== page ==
State Archives of Assyria Online, part I:

Mechanisms of communication in an ancient empire

The correspondence between the king of Assyria and his magnates

in the 8th century BC


Four-year research project funded by the Arts and Humanities Research Council (United Kingdom) from October 2008 to September 2012.

Project team at University College London: Dr Karen Radner (principal investigator), Dr Mikko Luukko (PostDoc researcher) and Silvie Zamazalova (PhD student).

Project partners: Professor Simo Parpola (University of Helsinki) and Professor Steve Tinney (University of Pennsylvania).

How did ancient empires cohere? What roles did long-distance communication play in that coherence? How did long-distance communication work, structurally and socially? The aim of the project is to address these questions for the Assyrian Empire in the period between 721 and 705 BC, the reign of Sargon II, when Assyria became the first large empire to exercise hegemony over the Old World core system. In the royal archives of Nineveh and Nimrud, now in northern Iraq, primary documentation has survived to an unparalleled extent, allowing us to tackle these questions for this particular period with the help of the c. 1200 surviving letters and letter fragments of the correspondence of the king with his governors and magnates. Instead of attempting a generalised diachronic survey we deliberately focus on this king’s reign and concentrate on enhancing our understanding of fifteen years of Near Eastern history, allowing for the fact that the setup of Assyrian government and administration was not a system set in stone but was modified to fit changing circumstances and needs (for further information see

Moreover, by adapting a text database created by Professor Simo Parpola of the University of Helsinki and merging it with commentaries and introductory materials (see the website “Assyrian Empire Builders: Governors, diplomats and soldiers in the service of Sargon II, king of Assyria”:, we are – in cooperation with Professor Steve Tinney of the University of Pennsylvania – currently creating an open-access web resource that aims to make the Sargon letters more widely accessible as part of a wider initiative to make the State Archives of Assyria materials available online, “SAA Online. The transliterations and translations are those of the standard editions in the series “State Archives of Assyria”:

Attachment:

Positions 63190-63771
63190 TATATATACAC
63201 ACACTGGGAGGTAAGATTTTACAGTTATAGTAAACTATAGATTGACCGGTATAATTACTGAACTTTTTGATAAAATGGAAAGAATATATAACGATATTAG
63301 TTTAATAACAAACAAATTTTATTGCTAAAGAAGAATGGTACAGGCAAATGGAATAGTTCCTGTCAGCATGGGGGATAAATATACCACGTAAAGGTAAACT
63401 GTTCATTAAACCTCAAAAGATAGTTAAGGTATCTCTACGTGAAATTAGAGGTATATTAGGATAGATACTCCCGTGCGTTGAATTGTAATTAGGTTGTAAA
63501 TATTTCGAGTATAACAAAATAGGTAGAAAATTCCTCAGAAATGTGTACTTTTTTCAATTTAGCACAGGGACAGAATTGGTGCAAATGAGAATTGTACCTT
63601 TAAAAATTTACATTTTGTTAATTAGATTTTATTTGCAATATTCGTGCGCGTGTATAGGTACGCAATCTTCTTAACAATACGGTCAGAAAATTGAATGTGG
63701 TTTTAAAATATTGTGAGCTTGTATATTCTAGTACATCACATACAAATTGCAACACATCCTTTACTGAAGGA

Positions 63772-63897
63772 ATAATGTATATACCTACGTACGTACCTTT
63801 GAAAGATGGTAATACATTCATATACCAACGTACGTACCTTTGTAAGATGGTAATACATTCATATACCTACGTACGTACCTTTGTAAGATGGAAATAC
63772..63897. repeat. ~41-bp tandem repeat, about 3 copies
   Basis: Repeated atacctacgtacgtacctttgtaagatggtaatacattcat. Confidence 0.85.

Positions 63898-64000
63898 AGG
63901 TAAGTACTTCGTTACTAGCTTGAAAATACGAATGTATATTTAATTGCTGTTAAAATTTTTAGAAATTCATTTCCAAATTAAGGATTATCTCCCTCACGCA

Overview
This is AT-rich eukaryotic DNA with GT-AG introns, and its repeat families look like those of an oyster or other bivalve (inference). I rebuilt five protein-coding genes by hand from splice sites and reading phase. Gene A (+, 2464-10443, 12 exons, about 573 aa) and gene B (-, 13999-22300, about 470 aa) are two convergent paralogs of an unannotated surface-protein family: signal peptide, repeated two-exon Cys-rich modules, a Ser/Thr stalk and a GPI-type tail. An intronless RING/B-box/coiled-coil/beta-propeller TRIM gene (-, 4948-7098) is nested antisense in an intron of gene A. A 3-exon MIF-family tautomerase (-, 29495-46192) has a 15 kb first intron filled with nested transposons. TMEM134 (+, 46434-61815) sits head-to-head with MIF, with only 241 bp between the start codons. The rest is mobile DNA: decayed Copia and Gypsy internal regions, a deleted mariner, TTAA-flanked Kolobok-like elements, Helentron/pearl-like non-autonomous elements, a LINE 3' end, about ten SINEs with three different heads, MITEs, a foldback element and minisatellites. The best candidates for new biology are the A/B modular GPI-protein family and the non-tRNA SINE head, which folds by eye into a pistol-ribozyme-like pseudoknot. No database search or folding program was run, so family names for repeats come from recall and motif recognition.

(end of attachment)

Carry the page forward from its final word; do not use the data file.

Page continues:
S. Parpola, The Correspondence of Sargon II, Part I (State Archives of Assyria 1), Helsinki 1987;

        G. B. Lanfranchi and S. Parpola, The Correspondence of Sargon II, Part II (State Archives of Assyria 5), Helsinki 1990;

        A. Fuchs and S. Parpola, The Correspondence of Sargon II, Part III (State Archives of Assyria 15), Helsinki 2001;

        M. Dietrich, The Neo-Babylonian Correspondence of Sargon and Sennacherib (State Archives of Assyria 17), Helsinki 2003.

The Sargon correspondence is the first chunk of the State Archives of Assyria materials to be “lemmatised”, providing interactive translation facilities which allow the user to check and question the translations in detail and make the corpus fully searchable, in order to facilitate and encourage an active understanding of the primary sources (see Other parts of the State Archives of Assyria materials will be made available in the same manner by teams headed by Dr Heather Baker (University of Vienna), Professor Michael Jursa (University of Vienna) and Dr Eleanor Robson (University of Cambridge).

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